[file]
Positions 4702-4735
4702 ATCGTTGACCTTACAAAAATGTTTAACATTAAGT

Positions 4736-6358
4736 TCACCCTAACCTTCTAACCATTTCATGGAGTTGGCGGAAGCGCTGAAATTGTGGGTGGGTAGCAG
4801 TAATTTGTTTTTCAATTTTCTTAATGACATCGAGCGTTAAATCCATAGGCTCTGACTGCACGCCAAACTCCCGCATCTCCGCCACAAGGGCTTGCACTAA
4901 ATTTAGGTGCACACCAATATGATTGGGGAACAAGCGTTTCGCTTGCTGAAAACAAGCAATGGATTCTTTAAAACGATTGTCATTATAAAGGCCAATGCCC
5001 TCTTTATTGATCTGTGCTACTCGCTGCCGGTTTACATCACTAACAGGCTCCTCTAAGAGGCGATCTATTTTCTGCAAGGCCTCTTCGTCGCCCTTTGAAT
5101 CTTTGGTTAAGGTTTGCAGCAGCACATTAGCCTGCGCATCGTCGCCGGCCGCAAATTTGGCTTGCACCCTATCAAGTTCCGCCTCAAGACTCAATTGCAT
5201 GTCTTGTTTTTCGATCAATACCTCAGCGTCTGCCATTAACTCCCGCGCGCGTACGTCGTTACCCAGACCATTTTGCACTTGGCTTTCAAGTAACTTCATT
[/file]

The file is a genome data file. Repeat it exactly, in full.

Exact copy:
Positions 4702-4735
4702 ATCGTTGACCTTACAAAAATGTTTAACATTAAGT

Positions 4736-6358
4736 TCACCCTAACCTTCTAACCATTTCATGGAGTTGGCGGAAGCGCTGAAATTGTGGGTGGGTAGCAG
4801 TAATTTGTTTTTCAATTTTCTTAATGACATCGAGCGTTAAATCCATAGGCTCTGACTGCACGCCAAACTCCCGCATCTCCGCCACAAGGGCTTGCACTAA
4901 ATTTAGGTGCACACCAATATGATTGGGGAACAAGCGTTTCGCTTGCTGAAAACAAGCAATGGATTCTTTAAAACGATTGTCATTATAAAGGCCAATGCCC
5001 TCTTTATTGATCTGTGCTACTCGCTGCCGGTTTACATCACTAACAGGCTCCTCTAAGAGGCGATCTATTTTCTGCAAGGCCTCTTCGTCGCCCTTTGAAT
5101 CTTTGGTTAAGGTTTGCAGCAGCACATTAGCCTGCGCATCGTCGCCGGCCGCAAATTTGGCTTGCACCCTATCAAGTTCCGCCTCAAGACTCAATTGCAT
5201 GTCTTGTTTTTCGATCAATACCTCAGCGTCTGCCATTAACTCCCGCGCGCGTACGTCGTTACCCAGACCATTTTGCACTTGGCTTTCAAGTAACTTCATT